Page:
|Introduction||Why Grade Stamps?||What is Grading?||PSE Grading System||Soundness||Centering||Combining Soundness and Centering||Eye Appeal||Gum Condition||Appendix|
Because grading is an attempt to assign a fair market value to a stamp, and because stamps have value, grading is important. Tiny chunks of coal for example, have no value and consequently need not be graded. Subject that coal to sufficient heat and pressure and you end up with a diamond. And since diamonds have value, you have the GIA. In essence, grading derives its importance and meaning because the items being graded have value in the market.
The correlation between a stamp's grade and its market value is absolute, and the absence of explicit standards for determining a stamp's grade leave the market with an undesirable degree of uncertainty, particularly for novice collectors and sight-unseen buyers. While centering has been widely discussed for years, it is only one component of a stamp's total grade. A perfectly centered stamp that has been reperforated is not a Gem.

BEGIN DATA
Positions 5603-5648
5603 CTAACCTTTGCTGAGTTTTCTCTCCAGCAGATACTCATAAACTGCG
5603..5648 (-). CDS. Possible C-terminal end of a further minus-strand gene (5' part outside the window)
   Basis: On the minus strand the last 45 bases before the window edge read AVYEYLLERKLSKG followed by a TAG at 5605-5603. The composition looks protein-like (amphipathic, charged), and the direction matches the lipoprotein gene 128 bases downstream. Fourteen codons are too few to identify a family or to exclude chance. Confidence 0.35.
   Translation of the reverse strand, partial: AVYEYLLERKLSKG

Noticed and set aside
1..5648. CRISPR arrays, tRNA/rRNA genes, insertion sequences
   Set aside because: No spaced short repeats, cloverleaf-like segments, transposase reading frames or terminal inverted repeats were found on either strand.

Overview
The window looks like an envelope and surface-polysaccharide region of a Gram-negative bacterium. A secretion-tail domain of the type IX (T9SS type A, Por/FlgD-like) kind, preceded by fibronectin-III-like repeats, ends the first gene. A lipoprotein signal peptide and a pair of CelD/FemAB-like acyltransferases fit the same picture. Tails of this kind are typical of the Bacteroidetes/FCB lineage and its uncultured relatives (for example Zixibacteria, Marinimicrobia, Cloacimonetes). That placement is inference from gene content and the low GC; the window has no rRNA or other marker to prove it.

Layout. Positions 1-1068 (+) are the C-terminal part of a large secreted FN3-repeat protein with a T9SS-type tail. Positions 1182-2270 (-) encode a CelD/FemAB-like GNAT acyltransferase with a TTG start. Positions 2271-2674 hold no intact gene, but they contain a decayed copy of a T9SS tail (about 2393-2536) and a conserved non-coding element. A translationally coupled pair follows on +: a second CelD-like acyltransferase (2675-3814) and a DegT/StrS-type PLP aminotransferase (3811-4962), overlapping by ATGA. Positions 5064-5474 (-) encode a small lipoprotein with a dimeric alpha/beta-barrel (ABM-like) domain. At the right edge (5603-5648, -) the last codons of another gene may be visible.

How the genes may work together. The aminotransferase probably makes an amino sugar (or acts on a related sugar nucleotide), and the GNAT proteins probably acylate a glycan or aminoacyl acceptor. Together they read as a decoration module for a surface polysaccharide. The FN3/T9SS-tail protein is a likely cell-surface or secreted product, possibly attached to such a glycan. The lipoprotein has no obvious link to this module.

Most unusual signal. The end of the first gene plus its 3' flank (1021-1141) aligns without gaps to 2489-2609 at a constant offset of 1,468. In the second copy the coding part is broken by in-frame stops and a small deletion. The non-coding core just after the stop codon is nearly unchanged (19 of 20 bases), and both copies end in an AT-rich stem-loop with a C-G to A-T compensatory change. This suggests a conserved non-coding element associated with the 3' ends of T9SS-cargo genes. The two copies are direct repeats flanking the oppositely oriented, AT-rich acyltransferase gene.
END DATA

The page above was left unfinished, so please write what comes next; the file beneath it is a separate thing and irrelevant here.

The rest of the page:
Other collectibles markets, such as rare coins, sportscards, comic books and currency have made tremendous strides over the past two decades in establishing and adopting uniform grading standards. The primary beneficiary of this trend has been the consumer, who is now able to buy and sell on a far more level playing field than before. Dealers and suppliers have benefited as well, as greater consumer confidence and satisfaction has resulted in higher sales volume and more widespread market participation.
Professional Stamp Experts (PSE) believes that the time for adopting and implementing a uniform, consistent and widely accepted grading scale for postage stamps is now. The result of such efforts to date has been of benefit to both buyers and sellers of collectible stamps. Buyers are purchasing stamps with increased confidence. Price guides such as the Stamp Market Quarterly and Scott Valuing Supplement have begun to adequately address the full range of grades in which stamps are found, and are providing market values for stamps ranging from faulty, defective copies through superb, gem examples. In general, the philatelic market is becoming a safer, more inviting place. If the hobby of philately is to continue to grow and prosper, it is essential that new buyers feel comfortable entering the market.